So this is what I want to figure out: what is advocacy, how does it work, and where does it fit into the larger picture? Obviously advocacy means generating awareness and promoting a topic, but what all does that entail. And then of course there are other questions. Where does the funding come from? Who are we trying to convince? Do I believe in the cause I’m selling?
I’m not sure what I think of advocacy. I’m sure several alumni are working in the environmental advocacy field and I’m going to try to get in contact with some of them. My gut feeling is that it is not something I would want to do myself, but is definitely important to understand. Perhaps working as an advocate might be a good short-term opportunity in a longer career path.
I find it interesting that this is really the ultimate question of my life, and has been for years. These three simple words rival all those other weighty three words combos: I love you. I miss you. I am sorry. If you stop and think about it, What is Important? defines how we use those other admissions. They simple act of relatively valuing the things in our life completely defines everything that is and will ever be. Is success more important than love? Will it always be this way, or just while we are young and flexible? Actually, if you think about it shouldn’t we dedicate more of youth’s flexibility and vigor to love? After all, I hear it gets harder and harder to meet people when you begin to leave the institutions that make finding people so easy (college).
I spend so much time fretting about what I need to do that a lot of time I forget that I don’t need to do any of it. Hell, I don’t even need to finish college. These are only things I want to do because I believe they will help me pursue a better life. Now, when you put it in terms of quality of life, suddenly things become more complicated. I could work really hard and maybe be rewarded for my endeavors, or I could take a more relaxed approach to college and immerse myself in the unique social atmosphere that exists in no other institution on this Earth. Essentially, I could be the irresponsible kid/teen/guy I never was. Wow, why is life so complicated?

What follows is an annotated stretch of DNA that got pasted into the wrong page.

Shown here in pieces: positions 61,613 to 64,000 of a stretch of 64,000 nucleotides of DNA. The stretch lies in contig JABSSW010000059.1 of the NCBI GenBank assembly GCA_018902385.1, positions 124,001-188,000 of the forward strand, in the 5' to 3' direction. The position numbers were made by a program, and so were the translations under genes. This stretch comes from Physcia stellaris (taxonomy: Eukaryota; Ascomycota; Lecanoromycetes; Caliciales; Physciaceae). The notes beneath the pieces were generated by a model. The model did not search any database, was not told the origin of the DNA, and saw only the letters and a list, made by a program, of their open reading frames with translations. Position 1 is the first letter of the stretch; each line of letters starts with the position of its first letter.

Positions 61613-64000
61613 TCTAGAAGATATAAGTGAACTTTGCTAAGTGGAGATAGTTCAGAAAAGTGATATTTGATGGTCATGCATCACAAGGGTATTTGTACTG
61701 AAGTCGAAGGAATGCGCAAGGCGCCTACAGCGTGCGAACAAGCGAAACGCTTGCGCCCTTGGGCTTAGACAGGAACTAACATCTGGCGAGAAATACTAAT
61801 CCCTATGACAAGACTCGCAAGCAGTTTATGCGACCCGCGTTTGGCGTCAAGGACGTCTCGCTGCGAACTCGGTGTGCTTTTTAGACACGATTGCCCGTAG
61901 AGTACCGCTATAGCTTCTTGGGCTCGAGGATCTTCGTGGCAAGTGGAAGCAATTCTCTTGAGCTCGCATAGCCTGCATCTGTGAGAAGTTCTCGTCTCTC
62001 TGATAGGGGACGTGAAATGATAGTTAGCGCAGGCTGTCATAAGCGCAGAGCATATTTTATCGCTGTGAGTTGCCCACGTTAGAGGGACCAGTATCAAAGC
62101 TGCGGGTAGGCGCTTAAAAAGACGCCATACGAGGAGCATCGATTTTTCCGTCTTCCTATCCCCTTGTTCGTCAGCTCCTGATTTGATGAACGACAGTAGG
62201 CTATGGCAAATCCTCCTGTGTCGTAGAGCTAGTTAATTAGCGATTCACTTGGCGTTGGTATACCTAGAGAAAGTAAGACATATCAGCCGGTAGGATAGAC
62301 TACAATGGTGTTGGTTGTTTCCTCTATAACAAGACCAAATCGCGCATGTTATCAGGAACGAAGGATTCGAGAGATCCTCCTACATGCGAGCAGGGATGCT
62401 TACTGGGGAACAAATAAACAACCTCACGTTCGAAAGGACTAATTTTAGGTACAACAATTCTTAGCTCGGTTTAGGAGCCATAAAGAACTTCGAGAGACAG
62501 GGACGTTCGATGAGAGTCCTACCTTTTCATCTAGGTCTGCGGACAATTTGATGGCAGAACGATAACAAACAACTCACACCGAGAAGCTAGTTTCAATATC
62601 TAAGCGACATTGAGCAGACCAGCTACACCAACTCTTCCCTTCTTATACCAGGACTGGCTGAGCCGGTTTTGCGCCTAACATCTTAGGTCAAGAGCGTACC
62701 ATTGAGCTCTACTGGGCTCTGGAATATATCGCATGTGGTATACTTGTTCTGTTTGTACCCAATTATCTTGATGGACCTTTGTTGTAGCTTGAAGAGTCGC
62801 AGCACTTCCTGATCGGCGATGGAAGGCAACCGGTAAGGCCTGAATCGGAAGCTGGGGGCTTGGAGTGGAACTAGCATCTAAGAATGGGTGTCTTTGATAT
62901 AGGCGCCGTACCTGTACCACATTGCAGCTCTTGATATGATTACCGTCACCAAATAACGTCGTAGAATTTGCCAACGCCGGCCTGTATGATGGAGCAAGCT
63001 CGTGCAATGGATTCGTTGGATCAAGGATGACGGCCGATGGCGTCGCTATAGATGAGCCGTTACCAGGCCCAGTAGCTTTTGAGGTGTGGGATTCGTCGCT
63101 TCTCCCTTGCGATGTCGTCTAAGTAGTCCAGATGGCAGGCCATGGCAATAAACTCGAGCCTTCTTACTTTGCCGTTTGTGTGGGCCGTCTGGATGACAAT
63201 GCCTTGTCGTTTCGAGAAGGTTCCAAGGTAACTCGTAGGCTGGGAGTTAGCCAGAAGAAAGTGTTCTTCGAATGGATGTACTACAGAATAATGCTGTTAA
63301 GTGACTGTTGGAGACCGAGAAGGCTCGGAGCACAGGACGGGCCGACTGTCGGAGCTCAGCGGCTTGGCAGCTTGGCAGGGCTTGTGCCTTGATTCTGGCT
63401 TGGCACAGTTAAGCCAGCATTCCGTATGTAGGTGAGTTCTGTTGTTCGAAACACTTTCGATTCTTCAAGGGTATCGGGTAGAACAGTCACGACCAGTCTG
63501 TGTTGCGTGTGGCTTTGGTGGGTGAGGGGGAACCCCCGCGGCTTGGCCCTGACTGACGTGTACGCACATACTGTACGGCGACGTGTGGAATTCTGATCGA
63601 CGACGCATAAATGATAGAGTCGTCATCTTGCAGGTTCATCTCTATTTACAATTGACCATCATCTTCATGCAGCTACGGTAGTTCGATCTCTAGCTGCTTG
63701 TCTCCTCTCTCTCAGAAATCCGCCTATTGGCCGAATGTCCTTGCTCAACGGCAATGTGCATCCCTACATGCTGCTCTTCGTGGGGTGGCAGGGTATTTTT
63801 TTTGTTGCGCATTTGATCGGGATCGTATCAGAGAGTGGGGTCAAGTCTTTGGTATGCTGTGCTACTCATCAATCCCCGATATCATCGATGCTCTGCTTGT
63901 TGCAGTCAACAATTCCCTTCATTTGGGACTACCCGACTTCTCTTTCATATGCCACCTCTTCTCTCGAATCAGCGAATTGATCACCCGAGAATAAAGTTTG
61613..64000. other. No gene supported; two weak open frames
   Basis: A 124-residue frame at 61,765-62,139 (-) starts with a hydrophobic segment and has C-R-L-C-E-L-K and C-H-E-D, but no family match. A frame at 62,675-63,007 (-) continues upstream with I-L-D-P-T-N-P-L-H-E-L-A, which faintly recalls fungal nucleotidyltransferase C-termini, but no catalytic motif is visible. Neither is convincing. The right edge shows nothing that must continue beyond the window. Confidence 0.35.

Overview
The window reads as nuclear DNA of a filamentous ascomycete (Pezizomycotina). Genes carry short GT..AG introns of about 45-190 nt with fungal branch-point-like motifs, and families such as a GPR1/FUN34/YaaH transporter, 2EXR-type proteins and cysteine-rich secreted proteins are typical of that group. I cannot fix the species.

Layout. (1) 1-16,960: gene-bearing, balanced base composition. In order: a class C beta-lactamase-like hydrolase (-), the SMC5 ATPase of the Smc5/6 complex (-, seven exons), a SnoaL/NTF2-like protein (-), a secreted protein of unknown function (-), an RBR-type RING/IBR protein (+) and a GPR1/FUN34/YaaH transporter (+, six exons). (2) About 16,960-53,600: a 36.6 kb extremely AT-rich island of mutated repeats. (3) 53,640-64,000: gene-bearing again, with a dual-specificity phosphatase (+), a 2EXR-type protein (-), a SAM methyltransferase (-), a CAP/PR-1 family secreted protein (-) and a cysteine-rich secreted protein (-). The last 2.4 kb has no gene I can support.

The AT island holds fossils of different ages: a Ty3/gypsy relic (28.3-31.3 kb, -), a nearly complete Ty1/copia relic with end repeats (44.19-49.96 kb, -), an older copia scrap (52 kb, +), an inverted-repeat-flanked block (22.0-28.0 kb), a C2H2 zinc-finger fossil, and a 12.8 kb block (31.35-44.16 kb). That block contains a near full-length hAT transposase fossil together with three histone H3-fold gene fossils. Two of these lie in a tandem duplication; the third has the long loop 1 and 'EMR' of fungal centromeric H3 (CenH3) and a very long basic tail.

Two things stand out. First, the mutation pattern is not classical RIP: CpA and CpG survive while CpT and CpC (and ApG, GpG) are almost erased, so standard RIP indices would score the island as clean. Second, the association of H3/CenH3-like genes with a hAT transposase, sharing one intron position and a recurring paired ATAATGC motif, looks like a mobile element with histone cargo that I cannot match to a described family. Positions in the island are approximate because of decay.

Our live are only as complicated as we make them, and sometimes we need to be reminded just how silly we are. Luckily I have a lot of support when it comes to telling me how I’m screwing up, and someone is always around to steer me in the right direction. I mean that in the most positive way though, and just last night someone special made me realize that the way I live, with all my commitments and my meticulously planned schedule, is about as far from my ideal as I could ever be.
If you ask me my ideal lifestyle you will undoubtedly get a mix of purposeful work and meaningful relationships. What you might not hear me say is freedom and introspection, yet these are two things I hold dear. When I am free to move and grow as I please I am most happy. And when I can reflect on my life and the world around me I can feel the weight of ages pass over me. It is as if I am making a connection with the past; a connection to that fundamental human spirit that lives in us all. It is cloaked in the folds of manufactured purpose, but under the veil we can all relate to the need to feel satisfied.
You know, above all else I think that is the word. Satisfaction. Are you satisfied with your life? Are you satisfied when you give up something fun and important to do something you think you need to do? Or are you satisfied living a life of mediocre productivity? Everyone knows the feeling of satisfaction. Look for it. Pursue it. Find it. When you’re satisfied those important things will come easy. You will confess your love. You will show your appreciation. You will admit your wrongs.
And you definitely won’t be wasting your time trying to figure our what you’re doing with your life 😉